The obvious course of action is to clean up the energy powering your CFD simulations, but of course that is most likely not in your control, and besides, it leaves me with nothing to do! With Simcenter STAR-CCM+ 2306, combustion engineers can now leverage GPU-native Flamelet combustion modelling. Leveraging GPU hardware allows engineers to run their simulations using significantly less energy, reducing emissions and costs, as well as typically getting your answer faster (a rare win-win-win).
So, let’s take a combustion system, in this case a pressurised annular combustor [1] and add some hydrogen to the fuel in order to reduce the CO2 emissions generated.

Great, but nothing in life is free, and I’ve spoken in the past about how the simple act of adding hydrogen can mess up the thermoacoustic stability of the combustion system. All is not lost as this system can be analysed using high fidelity LES combined with the Flamelet Generated Manifold combustion model to accurately predict the thermoacoustic behaviour [2]. And even better this can all be performed natively on GPUs.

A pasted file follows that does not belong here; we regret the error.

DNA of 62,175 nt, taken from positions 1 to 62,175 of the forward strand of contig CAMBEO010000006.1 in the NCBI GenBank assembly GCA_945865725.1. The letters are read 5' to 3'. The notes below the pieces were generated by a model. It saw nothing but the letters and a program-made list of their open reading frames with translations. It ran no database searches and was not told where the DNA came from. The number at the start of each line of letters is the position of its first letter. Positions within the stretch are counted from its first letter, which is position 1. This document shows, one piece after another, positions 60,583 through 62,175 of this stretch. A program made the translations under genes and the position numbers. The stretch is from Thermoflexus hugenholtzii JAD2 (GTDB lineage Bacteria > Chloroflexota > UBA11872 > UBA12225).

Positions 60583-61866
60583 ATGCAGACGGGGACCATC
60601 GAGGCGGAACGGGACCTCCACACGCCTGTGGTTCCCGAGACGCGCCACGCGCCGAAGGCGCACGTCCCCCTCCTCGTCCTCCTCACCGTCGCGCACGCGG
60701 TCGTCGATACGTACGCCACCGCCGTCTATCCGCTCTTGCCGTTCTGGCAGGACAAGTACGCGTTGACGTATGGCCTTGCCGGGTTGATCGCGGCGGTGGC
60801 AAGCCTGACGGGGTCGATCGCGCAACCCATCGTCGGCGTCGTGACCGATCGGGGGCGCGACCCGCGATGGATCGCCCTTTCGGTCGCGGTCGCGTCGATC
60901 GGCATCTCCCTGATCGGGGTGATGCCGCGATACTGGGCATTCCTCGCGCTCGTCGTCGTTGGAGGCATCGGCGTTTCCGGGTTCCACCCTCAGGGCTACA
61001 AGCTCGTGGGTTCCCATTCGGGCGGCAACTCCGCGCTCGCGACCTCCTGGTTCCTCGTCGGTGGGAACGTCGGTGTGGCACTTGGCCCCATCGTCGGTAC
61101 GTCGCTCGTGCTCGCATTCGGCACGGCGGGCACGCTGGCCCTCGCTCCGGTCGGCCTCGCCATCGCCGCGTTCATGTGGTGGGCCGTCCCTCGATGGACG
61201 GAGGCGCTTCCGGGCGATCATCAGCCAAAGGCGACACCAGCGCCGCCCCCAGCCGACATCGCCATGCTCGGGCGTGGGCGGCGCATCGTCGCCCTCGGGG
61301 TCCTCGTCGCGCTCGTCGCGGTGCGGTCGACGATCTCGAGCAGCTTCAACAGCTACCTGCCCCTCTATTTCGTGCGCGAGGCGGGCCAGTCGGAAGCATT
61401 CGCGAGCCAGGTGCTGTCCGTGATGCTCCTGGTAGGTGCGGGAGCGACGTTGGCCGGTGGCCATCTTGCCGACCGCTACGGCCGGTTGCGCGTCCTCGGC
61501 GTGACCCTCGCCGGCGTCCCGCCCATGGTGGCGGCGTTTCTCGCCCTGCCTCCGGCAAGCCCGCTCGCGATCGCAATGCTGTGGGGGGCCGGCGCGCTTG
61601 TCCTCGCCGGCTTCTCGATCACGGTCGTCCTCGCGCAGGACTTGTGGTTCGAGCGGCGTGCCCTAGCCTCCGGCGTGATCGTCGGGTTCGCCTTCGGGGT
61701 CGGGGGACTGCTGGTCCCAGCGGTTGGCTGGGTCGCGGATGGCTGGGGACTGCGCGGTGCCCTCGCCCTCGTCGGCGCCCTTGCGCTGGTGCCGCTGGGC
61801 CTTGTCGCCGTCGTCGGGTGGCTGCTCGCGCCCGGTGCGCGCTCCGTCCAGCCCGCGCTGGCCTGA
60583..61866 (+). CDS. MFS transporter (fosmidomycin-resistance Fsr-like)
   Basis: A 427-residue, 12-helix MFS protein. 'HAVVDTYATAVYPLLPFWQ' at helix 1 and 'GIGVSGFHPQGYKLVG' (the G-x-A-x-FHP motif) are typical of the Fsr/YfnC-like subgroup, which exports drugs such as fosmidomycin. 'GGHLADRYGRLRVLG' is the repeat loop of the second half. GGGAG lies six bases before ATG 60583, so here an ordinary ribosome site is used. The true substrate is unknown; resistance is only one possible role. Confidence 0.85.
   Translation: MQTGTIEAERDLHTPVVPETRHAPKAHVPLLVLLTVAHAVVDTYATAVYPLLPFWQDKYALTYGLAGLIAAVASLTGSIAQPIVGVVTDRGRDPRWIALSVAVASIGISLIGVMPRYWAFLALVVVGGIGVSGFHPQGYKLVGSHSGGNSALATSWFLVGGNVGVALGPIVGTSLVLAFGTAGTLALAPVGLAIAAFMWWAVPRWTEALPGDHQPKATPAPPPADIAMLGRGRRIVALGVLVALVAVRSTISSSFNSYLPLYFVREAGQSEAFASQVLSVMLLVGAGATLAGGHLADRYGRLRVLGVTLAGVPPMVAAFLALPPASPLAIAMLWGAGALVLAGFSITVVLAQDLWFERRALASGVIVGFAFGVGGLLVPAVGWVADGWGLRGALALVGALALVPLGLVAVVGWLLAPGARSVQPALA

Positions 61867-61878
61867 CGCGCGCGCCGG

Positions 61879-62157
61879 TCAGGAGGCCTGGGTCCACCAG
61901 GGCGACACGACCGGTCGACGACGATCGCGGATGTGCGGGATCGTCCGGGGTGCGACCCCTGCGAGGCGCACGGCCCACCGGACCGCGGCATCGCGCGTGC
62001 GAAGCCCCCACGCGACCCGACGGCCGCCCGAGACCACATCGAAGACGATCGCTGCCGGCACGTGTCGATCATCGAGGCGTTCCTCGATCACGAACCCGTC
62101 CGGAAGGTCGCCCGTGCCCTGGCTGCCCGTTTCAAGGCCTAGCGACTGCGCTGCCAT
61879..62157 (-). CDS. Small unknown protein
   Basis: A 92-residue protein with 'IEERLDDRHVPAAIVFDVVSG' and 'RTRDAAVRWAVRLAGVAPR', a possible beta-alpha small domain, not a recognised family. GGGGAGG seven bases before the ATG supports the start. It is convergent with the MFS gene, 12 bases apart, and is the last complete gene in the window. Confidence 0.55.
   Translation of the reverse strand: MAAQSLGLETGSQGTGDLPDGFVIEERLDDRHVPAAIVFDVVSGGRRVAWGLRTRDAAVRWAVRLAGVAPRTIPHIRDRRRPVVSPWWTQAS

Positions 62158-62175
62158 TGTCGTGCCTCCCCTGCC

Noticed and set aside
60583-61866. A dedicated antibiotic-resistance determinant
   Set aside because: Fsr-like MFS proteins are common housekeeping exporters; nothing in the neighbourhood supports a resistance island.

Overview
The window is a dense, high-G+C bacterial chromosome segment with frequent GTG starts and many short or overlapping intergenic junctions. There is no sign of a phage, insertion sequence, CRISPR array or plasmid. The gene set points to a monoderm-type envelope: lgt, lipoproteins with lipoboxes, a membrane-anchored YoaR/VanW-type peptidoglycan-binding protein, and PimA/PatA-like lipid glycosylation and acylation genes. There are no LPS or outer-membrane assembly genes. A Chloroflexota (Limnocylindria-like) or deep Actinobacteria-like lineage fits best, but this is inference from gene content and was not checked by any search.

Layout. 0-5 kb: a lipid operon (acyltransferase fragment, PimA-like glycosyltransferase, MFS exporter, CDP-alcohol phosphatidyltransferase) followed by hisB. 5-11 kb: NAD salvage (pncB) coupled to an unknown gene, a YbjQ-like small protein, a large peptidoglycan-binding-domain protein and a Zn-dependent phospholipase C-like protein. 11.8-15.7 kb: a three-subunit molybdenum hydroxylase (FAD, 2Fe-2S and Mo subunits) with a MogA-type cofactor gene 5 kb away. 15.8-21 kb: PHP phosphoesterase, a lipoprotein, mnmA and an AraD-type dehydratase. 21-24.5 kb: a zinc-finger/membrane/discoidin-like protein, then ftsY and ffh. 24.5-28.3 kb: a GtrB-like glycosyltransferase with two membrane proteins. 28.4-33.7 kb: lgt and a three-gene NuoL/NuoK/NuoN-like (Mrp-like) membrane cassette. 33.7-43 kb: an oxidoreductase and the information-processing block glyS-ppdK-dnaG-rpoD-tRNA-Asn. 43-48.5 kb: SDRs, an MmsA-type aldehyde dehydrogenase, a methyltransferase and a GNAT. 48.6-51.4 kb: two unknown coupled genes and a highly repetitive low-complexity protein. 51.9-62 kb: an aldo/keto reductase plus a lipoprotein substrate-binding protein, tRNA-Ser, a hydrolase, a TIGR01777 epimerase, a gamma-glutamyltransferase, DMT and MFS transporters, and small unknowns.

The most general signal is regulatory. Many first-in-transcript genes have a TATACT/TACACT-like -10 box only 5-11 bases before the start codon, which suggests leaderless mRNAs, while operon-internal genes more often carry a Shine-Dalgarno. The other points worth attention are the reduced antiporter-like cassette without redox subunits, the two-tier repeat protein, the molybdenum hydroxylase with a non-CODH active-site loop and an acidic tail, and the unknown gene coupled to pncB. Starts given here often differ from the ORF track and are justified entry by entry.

The reduction of 50% in computing time is here evaluated comparing a CPU solution on 640 cores (Commonly used CPUs with 32 cores per CPU node, 2.4-3.3 Ghz, 256 MB L3 cache) to a GPU solution on 8 NVIDIA A100 cards.

The end result is a solution a whopping 50% faster and estimated to use 60% less energy as well as being 42% cheaper. Even more importantly, the frequencies of the thermoacoustic instabilities generated due to hydrogen addition are also excellently predicted and can therefore be designed out or mitigated:

Predicted and measured thermoacoustic spectra for a pressurised annular burner with CH4/H2 flame

What we have here folks is a case of Simcenter STAR-CCM+ inspired carbon emission inception: we save on emissions whilst designing to save on emissions! And with that knowledge, now we can wrap up the blog!

[1] Thomas Indlekofer, Byeonguk Ahn, Yi Hao Kwah, Samuel Wiseman, Marek Mazur, James R. Dawson, Nicholas A. Worth, ”The effect of hydrogen addition on the amplitude and harmonic response of azimuthal instabilities in a pressurized annular combustor”, Combustion and Flame, Volume 228,2021,Pages 375-387,

[2] Jen Zen Ho, Sandeep Jella, Mohsen Talei, Gilles Bourque, Thomas Indlekofer, James Dawson,
Assessment of the LES-FGM framework for capturing stable and unstable modes in a hydrogen / methane fuelled premixed combustor,
Combustion and Flame,Volume 255,2023,112904,

This article first appeared on the Siemens Digital Industries Software blog at